Friday, June 30, 1995 - Page updated at 12:00 AM

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Eric Eckholm Saved Canned Salmon Industry After '81 Recall

Eric Eckholm, the man credited by many Alaskan canned-salmon-industry leaders with guiding its return to health after the devastating botulism recall of 1981, died in Seattle yesterday of cancer. He was 44.

As executive director of the Alaska Seafood Marketing Institute, Eckholm was instrumental in guiding and building ASMI's international efforts to regain credibility and acceptance after losing an estimated $350 million caused by publicity associated with a Food and Drug Administration recall of canned salmon.

"If it were not for Eric's innovative leadership, there is some doubt in my mind whether ASMI or the Alaska canned-salmon industry would have survived," J. Richard Pace, president of Unisea Inc. told Mr. Eckholm's family.

With his seafood industry background from ASMI, Mr. Eckholm worked with food-processing specialists to develop salmon ham loaf and salmon nuggets using Alaskan pink and chum salmon.

The project, named Health Sea Inc., recently has attracted financial interest from Gold Belt Inc. and Douglas Island Pink and Chum, a nonprofit hatchery in Juneau. Health Sea recently completed a processing plant in Arlington and added a new processing line in a plant operated by the Kake Tribal Corp. in Alaska. Since 1993, Mr. Eckholm had divided his time between Juneau and Seattle.

Earlier Mr. Eckholm won numerous honors in Alaska community newspaper publishing and in founding and developing Alaska Review, a statewide television newsmagazine focused on the problems and issues of rural Alaska. He followed that up by founding a media center and internship program to educate Alaskan young people on government operations.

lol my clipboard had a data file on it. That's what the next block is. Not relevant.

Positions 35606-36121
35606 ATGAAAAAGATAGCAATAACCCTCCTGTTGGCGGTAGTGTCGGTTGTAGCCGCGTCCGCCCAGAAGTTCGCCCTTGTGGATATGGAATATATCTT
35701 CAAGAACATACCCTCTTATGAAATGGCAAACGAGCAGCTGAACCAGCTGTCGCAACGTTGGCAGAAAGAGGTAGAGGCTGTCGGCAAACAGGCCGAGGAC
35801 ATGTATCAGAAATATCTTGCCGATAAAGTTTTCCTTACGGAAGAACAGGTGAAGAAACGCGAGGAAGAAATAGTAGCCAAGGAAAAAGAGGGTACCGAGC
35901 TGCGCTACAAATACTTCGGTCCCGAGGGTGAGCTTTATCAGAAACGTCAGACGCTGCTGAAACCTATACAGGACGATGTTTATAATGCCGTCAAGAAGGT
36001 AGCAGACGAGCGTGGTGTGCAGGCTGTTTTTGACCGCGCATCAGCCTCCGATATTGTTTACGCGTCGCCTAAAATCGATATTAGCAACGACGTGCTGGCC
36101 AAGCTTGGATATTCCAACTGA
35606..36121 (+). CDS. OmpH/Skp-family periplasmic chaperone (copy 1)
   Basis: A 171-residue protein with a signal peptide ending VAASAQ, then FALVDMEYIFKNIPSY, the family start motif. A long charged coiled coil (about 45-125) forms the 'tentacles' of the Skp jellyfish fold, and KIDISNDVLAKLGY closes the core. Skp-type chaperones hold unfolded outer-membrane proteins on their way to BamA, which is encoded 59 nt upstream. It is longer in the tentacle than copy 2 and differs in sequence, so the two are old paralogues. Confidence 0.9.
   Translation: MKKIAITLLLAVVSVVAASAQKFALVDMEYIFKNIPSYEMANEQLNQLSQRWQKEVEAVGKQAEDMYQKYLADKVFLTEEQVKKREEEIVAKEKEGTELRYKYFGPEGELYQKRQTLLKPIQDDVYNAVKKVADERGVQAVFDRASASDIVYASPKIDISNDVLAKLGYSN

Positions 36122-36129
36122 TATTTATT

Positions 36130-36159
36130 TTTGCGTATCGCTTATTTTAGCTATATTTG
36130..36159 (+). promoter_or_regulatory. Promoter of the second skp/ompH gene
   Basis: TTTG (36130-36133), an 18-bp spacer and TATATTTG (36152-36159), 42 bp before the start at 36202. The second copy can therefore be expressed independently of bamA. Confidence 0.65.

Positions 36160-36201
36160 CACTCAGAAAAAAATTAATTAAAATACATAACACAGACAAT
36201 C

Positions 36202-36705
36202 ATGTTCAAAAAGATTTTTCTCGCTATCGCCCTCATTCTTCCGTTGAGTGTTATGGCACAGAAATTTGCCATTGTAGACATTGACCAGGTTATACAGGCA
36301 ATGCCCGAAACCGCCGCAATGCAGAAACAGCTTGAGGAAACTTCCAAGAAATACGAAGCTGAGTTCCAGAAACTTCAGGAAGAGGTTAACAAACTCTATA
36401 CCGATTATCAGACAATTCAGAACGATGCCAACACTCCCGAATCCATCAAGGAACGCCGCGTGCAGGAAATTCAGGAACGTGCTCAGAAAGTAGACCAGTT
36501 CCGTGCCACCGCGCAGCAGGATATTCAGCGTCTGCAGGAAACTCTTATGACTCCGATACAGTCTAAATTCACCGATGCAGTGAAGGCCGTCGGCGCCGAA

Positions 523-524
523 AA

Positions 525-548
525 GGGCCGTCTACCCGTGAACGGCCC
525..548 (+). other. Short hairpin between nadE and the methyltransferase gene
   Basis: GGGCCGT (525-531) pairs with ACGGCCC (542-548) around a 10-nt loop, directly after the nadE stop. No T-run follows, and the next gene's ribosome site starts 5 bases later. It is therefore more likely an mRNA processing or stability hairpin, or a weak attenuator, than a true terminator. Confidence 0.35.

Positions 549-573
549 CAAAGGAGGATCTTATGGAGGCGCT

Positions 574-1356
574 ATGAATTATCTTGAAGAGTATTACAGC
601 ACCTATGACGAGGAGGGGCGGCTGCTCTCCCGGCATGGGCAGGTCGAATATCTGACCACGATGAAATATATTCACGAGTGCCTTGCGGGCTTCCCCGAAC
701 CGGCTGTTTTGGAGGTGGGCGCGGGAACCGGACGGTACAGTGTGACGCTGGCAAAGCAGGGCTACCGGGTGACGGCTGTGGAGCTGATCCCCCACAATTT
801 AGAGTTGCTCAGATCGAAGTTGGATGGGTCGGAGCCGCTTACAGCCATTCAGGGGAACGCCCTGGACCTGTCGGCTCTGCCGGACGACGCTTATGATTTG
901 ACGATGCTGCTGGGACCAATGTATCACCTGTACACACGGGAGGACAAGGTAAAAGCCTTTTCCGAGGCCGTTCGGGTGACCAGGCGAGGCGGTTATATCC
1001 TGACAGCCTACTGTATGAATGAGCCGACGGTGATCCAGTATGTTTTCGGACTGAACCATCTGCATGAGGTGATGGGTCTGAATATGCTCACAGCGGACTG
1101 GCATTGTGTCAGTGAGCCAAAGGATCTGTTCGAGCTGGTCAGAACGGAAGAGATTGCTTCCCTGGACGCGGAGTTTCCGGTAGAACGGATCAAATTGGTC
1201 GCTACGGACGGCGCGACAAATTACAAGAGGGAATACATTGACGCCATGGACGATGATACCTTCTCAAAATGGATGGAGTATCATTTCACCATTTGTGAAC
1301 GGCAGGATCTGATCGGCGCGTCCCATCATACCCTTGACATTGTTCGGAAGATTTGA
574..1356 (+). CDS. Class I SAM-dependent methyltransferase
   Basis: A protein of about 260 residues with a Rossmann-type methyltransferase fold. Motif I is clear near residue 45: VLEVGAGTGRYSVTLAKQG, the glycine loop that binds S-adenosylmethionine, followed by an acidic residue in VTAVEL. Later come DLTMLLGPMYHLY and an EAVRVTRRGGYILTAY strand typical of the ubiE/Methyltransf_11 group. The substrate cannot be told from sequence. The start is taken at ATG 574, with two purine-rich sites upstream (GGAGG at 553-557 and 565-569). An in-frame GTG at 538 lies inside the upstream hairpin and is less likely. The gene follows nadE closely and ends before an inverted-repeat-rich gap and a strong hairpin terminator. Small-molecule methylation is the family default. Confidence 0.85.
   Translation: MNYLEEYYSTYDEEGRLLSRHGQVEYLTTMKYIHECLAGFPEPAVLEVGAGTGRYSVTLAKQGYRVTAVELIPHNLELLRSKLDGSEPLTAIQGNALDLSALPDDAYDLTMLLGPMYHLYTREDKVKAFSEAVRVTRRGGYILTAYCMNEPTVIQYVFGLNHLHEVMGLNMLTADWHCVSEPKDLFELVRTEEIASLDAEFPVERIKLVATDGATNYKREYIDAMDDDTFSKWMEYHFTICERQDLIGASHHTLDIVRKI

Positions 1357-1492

Mr. Eckholm's wife, Janet, a television producer, joined with him to produce several award-winning films about Alaska natives, the salmon industry and one, "Kayak," for the state museum.

Janet Eckholm denied that her husband was a workaholic but remembered, "We always said he had the `go's.' "

Longtime friend Rodger Painter remembers Mr. Eckholm for "a remarkable talent for taking the spark of a creative idea and transforming it into solid, feet-on-the-ground projects."

Mr. Eckholm was awarded an honorary degree earlier this year by the University of Alaska-Southeast and had been appointed by the Alaska Legislature to the state's public broadcasting commission, trade commission and to an Alaska seat on a National Marine Fisheries Service review panel.

Born in Coos Bay, Ore., Mr. Eckholm grew up in San Diego but attended high school in Beaverton, Ore., and earned a journalism degree from the University of Oregon before moving to Alaska to work as news director at radio station KYUK in Bethel.

He is survived by his wife, Janet, Seattle; daughter Kristin and son Conor, both of Juneau; his mother, LaReine Eckholm, and a sister, Carlene Howard, both of Olympia.

Funeral arrangements are pending.

Copyright (c) 1995 Seattle Times Company, All Rights Reserved.


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